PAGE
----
After the presentation of the 2600 Sedan, Sprint and Spider, the first prototype designed by Zagato appeared on the stand of the coachbuilder at the Turin Motor Show in 1963. The wheelbase was a shortened version of the 2600 Spider and the body was characterised by a streamlined and minimal structure, featuring a flashy and slightly recessed Kardon tail, just like in racing cars. The front of the vehicle was also unique, featuring a large-sized shield.
The same prototype- this time in yellow- was presented at the Alfa Romeo stand at the next edition, but the public had to wait until the Frankfurt Motor Show in 1965 to see the definitive vehicle. Here, the model presented had been further developed: the bodywork had been fully revamped, especially at the front which hosted an even larger badge, set higher up, the headlights became more vertical in shape, the engine bonnet clean and essential - with no leather laces or air intakes (now partially hidden behind the bumper bars). The prototype featured the same longitudinal, 6 in-line cylinder engine as the 2600 Sprint, with 145 hp.


Nuova Fiat 500 D (1964)

One month after the market launch of the Fiat 600D, Fiat started selling the Nuova Fiat 500 D. More than 640,000 of this vehicle were sold between 1960 and 1965. It differs externally from the Nuova 500 especially in its front and rear lights and its shorter opening roof in fabric. The cubic cc of its two-cylinder engine was increased to 499.5 cc (compared to 479 cc on the 500 N), adopting the stroke and bore of the Sport version of the engine which it replaced.
Its urban road handling and its reliable performance levels, along with its excellent road-holding, greatly assisted by accurate steering and superb braking, made this a highly appreciated vehicle, thanks also to its modest fuel consumption. Model exhibited: private collection


Fiat 500 Gamine (1968)

In the mid-Sixties, designers relaunched the fashion of neo-retro bodywork to draw in a young and non-conformist customer base, one with a feel for nostalgia and modernity.
In this spirit, Alfredo Vignale unveiled a tiny and extremely exclusive Spider at the 1967 Paris Motor Show: the Gamine. Created on the basis of a Nuova 500 F, this toy has retained all the technical characteristics of its forebear, differing only in terms of the following points: platform reinforced with steel tubes, transverse cross-members shaped as half-crowns that form the passenger compartment. Just 400 of the Gamine model were produced between 1967 and 1971. Model exhibited: private collection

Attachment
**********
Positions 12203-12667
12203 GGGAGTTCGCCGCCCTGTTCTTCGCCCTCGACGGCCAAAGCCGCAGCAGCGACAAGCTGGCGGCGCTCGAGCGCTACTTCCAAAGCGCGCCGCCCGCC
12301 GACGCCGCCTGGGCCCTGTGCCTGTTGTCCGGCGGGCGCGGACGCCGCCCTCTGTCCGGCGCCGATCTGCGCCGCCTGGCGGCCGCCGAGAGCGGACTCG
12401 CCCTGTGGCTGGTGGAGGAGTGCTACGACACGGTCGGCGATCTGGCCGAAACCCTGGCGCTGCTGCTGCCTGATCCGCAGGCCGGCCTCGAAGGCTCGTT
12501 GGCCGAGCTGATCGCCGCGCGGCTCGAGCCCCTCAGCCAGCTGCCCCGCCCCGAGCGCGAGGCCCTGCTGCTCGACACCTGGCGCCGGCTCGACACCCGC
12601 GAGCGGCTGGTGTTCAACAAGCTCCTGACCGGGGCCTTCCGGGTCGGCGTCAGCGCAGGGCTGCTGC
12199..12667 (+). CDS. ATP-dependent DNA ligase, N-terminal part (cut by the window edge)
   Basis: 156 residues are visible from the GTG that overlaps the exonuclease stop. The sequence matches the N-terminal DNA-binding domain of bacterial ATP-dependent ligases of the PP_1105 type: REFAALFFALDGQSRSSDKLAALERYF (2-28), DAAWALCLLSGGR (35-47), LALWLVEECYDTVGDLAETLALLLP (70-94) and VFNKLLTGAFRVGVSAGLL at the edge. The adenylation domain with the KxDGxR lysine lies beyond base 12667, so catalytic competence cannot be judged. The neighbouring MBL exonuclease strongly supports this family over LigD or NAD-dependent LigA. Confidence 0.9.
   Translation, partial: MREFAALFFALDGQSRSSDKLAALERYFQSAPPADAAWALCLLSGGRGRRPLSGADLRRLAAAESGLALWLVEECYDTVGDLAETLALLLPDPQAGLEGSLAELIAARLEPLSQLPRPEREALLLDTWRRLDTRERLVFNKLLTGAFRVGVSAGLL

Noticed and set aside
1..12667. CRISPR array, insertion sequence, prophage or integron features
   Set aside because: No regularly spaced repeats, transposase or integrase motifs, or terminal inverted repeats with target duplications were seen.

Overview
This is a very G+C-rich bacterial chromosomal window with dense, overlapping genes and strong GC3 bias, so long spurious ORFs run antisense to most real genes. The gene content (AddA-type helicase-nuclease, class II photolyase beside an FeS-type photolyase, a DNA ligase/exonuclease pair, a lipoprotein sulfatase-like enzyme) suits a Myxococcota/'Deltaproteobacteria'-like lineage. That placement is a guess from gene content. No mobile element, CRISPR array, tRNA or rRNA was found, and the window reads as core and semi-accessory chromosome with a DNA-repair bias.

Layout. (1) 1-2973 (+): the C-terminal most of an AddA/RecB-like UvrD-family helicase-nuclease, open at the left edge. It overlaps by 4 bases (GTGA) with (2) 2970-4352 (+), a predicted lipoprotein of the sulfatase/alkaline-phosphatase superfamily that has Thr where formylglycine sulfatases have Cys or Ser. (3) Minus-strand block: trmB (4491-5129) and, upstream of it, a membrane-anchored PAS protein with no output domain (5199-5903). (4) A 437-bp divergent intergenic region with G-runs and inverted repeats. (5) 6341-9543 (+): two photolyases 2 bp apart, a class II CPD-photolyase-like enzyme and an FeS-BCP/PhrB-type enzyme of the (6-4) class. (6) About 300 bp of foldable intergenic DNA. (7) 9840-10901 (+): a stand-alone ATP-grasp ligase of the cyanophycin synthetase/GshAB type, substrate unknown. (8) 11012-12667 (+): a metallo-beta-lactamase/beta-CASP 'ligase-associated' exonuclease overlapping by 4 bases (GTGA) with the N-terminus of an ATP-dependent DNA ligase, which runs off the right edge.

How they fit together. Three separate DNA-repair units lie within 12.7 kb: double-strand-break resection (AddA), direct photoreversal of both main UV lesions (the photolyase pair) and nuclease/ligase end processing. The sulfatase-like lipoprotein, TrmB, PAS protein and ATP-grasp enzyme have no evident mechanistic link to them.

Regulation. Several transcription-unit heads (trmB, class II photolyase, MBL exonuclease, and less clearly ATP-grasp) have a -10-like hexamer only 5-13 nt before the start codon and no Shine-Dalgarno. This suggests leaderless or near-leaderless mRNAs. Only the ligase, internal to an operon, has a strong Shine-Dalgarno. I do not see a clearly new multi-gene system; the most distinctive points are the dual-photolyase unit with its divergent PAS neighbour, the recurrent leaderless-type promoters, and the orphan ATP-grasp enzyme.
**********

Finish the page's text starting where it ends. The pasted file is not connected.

Lancia Flaminia Coupé (1958)

This production car was unveiled at the Turin Motor Show in November 1958 while actual production only commenced in January 1959. We should also add that the 'Florida II', known to be the prototype of the Flaminia Coupé, was unveiled on the Pininfarina stand at the Geneva Motor Show in 1958.
From a technical point of view, the chassis of this Coupé is 12 cm shorter than that of the Flaminia saloon. In terms of engine power, the Coupé received three versions of the light alloy 6-cylinder unit: a 2.5 litre developing 119 horsepower, a version with a triple-body Solex carburettor developing 128 hp and a 2.8 litre developing 140 hp.
These standard or optional equipment items included disc brakes and, from 1960 onwards, air-conditioning. This level of equipment was extremely unusual to find on Italian models at that time. In 1961, a reversing light was added, while the mechanical specification was amended, with a one-part transmission shaft instead of the previous 2-part shaft. Top speeds depended on the choice of engine power: 170 km/h with the 2.5 litre engine, 178 km/h for the 3B version or 180 km/h with the 2.8 litre engine.
The body was designed and built by Pininfarina. This is a 2-door coupé with 4 genuine adult seats. The model is distinguished by its elegant, sporty and stylish lines with a hallmark air intake - a fairly substantial one at that - on the bonnet. The model was assembled at Pininfarina between 1959 and 1967. 5236 of these vehicles were built.


Lancia Flaminia Loraymo (1960)

This one-of-a-kind car was based on a chassis Flaminia Coupé V6 created by industrial designer Raymond Loewy, famous for the iconic Coca Cola bottle and the Lucky Strike cigarette trademark. American of French origin, Loewy had worked for Studebaker and a number of railway manufacturers. He designed the car for his personal use and had it made by Rocco Motto coachbuilder in Turin.
The vehicle, presented at the 47th edition of the Paris Motor Show in October 1960, in the dark amber metal colour that it continues to sport today, was named Loraymo, a word formed by combing part of the designer's name and surname, and which corresponded with the telegraphic address of the Loewy studio.